As part of the fall-out from the aborted Panamanian elections, the Army sent a package of augmentation forces to Panama (Operation NIMROD DANCER)- which included a mechanized battalion from the 5th Infantry Division (Mechanized), based at Fort Polk, Louisiana; this battalion was attached to the Brigade, forming Task Force Bayonet. Later in the fall of 1989, the Brigade instituted an intensive training program to prepare for combat operations, which seemed increasingly likely after the failure of the second coup, in October. In December 1989, two years of diplomatic tension between Panama and the United States came to a head. In a speech to a gathering of his supporters, General Manuel Noriega – the head of the PDF and de facto dictator of Panama – declared that a state of war existed between the United States and Panama. This might well have been dismissed as simply more of his defiant, anti-US rhetoric, were it not for two events that followed within a matter of hours. A U.S. Marine officer was shot and killed at a PDF checkpoint, and then a U.S. Navy officer and his wife in the following car were arrested, taken to the Commandancia and beaten and abused for several hours. In light of this series of events, President George Bush ordered the invasion of Panama, codenamed Operation Just Cause, to protect American lives and property, and to permit the inauguration of the winners of the previous summer's elections.
The mission of the 193d, tactically organized as Task Force Bayonet, was twofold. The defensive component required the protection of an extensive complex of US military bases, family housing tracts and Panama Canal Commission facilities that stretched over an area of 20 kilometers. This included protection of the vital Miraflores and Pedro Miguel lock complexes. Simultaneously, the Brigade was responsible for an offensive area of operations that encompassed half of Panama City and its 1.1 million inhabitants. Within this area, the Brigade's initial offensive task was to isolate and eliminate all PDF units (police, military and para-military) in the areas Fort Amador, Ancon Hill, Balboa, and Chorrillo. Of primary importance was the Commandancia, which was to be taken in a coup de main. Other objectives within this area included: the PDF’s Engineer Battalion compound, that part of Fort Amador occupied by the PDF 5th Company and the Panamanian Army headquarters; the Balboa and Ancon DENI (Panama’s National Defense of Investigations) and Balboa Department of Transportation (DNTT) stations.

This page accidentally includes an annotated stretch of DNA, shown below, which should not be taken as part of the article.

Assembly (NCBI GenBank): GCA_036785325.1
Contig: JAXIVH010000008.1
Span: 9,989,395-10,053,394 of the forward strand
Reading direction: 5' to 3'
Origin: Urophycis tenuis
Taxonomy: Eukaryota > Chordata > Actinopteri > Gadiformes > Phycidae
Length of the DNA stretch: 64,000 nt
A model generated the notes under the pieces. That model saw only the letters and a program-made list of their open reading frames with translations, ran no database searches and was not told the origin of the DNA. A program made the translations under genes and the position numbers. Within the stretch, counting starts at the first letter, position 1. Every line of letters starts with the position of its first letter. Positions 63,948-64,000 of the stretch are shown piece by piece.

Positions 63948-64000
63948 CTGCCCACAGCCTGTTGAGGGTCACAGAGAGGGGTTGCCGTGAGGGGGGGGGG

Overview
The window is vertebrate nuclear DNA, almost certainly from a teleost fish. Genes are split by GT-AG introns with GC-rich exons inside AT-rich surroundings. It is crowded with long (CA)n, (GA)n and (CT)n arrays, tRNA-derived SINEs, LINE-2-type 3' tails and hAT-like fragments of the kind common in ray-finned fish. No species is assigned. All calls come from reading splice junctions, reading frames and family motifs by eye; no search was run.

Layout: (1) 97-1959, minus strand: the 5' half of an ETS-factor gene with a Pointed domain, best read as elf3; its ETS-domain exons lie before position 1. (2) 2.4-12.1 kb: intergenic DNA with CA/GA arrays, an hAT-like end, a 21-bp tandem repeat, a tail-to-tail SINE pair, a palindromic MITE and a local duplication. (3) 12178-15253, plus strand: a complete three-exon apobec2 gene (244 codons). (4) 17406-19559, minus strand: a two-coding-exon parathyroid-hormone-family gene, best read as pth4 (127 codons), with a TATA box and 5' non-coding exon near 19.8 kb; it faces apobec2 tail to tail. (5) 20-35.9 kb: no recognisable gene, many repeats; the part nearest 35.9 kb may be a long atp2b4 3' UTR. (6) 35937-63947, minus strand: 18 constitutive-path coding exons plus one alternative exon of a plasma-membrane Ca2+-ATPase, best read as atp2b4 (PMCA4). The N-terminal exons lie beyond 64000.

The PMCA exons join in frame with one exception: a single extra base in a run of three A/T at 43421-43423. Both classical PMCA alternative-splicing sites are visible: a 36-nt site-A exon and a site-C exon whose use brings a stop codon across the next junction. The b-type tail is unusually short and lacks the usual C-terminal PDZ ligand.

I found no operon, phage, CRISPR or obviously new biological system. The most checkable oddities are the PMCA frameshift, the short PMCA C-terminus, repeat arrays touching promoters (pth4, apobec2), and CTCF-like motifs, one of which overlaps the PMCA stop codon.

Although the 193d Infantry Brigade (Light) was, by TO&E, only a small brigade, as a result of various augmentations leading up to JUST CAUSE, in its role as TF Bayonet it ended up being the largest brigade-sized task force in JUST CAUSE. The various units that comprised TF Bayonet on D-Day were:Organic to the Brigade:
1st Battalion, 508th Infantry (Airborne) (previously designated 3-5th, then 2-187th, and finally 1-508th)
5th Battalion, 87th Infantry
Battery D, 320th Field Artillery
59th Engineer Company (Sapper)
HHC, 193d Infantry Brigade (Light)
Augmentation as a result of NIMROD DANCER
4th Battalion, 6th Infantry, attached to the 193d Infantry Brigade from the 5th Infantry Division (Mechanized), at Fort Polk, LA.